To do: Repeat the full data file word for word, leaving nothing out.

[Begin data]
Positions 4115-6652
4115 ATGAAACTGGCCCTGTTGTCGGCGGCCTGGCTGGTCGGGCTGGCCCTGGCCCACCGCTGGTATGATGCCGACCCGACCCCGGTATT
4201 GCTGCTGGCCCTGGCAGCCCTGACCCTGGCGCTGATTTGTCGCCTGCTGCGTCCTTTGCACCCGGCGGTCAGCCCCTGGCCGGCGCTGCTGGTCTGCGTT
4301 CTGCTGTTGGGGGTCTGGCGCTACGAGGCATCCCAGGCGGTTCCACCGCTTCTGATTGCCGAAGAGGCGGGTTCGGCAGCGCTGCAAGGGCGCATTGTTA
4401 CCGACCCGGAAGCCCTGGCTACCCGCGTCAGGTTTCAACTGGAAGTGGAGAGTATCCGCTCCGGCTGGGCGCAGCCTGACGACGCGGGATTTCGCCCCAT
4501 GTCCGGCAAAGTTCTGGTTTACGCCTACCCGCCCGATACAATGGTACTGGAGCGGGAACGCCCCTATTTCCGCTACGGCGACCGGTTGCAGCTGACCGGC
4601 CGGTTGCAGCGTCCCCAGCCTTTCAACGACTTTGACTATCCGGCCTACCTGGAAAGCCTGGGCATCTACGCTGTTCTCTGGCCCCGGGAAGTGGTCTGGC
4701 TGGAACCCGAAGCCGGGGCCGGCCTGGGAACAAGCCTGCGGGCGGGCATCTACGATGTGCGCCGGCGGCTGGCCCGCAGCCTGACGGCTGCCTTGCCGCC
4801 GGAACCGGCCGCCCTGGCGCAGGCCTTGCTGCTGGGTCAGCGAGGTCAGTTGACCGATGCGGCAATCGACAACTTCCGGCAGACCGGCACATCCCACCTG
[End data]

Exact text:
Positions 4115-6652
4115 ATGAAACTGGCCCTGTTGTCGGCGGCCTGGCTGGTCGGGCTGGCCCTGGCCCACCGCTGGTATGATGCCGACCCGACCCCGGTATT
4201 GCTGCTGGCCCTGGCAGCCCTGACCCTGGCGCTGATTTGTCGCCTGCTGCGTCCTTTGCACCCGGCGGTCAGCCCCTGGCCGGCGCTGCTGGTCTGCGTT
4301 CTGCTGTTGGGGGTCTGGCGCTACGAGGCATCCCAGGCGGTTCCACCGCTTCTGATTGCCGAAGAGGCGGGTTCGGCAGCGCTGCAAGGGCGCATTGTTA
4401 CCGACCCGGAAGCCCTGGCTACCCGCGTCAGGTTTCAACTGGAAGTGGAGAGTATCCGCTCCGGCTGGGCGCAGCCTGACGACGCGGGATTTCGCCCCAT
4501 GTCCGGCAAAGTTCTGGTTTACGCCTACCCGCCCGATACAATGGTACTGGAGCGGGAACGCCCCTATTTCCGCTACGGCGACCGGTTGCAGCTGACCGGC
4601 CGGTTGCAGCGTCCCCAGCCTTTCAACGACTTTGACTATCCGGCCTACCTGGAAAGCCTGGGCATCTACGCTGTTCTCTGGCCCCGGGAAGTGGTCTGGC
4701 TGGAACCCGAAGCCGGGGCCGGCCTGGGAACAAGCCTGCGGGCGGGCATCTACGATGTGCGCCGGCGGCTGGCCCGCAGCCTGACGGCTGCCTTGCCGCC
4801 GGAACCGGCCGCCCTGGCGCAGGCCTTGCTGCTGGGTCAGCGAGGTCAGTTGACCGATGCGGCAATCGACAACTTCCGGCAGACCGGCACATCCCACCTG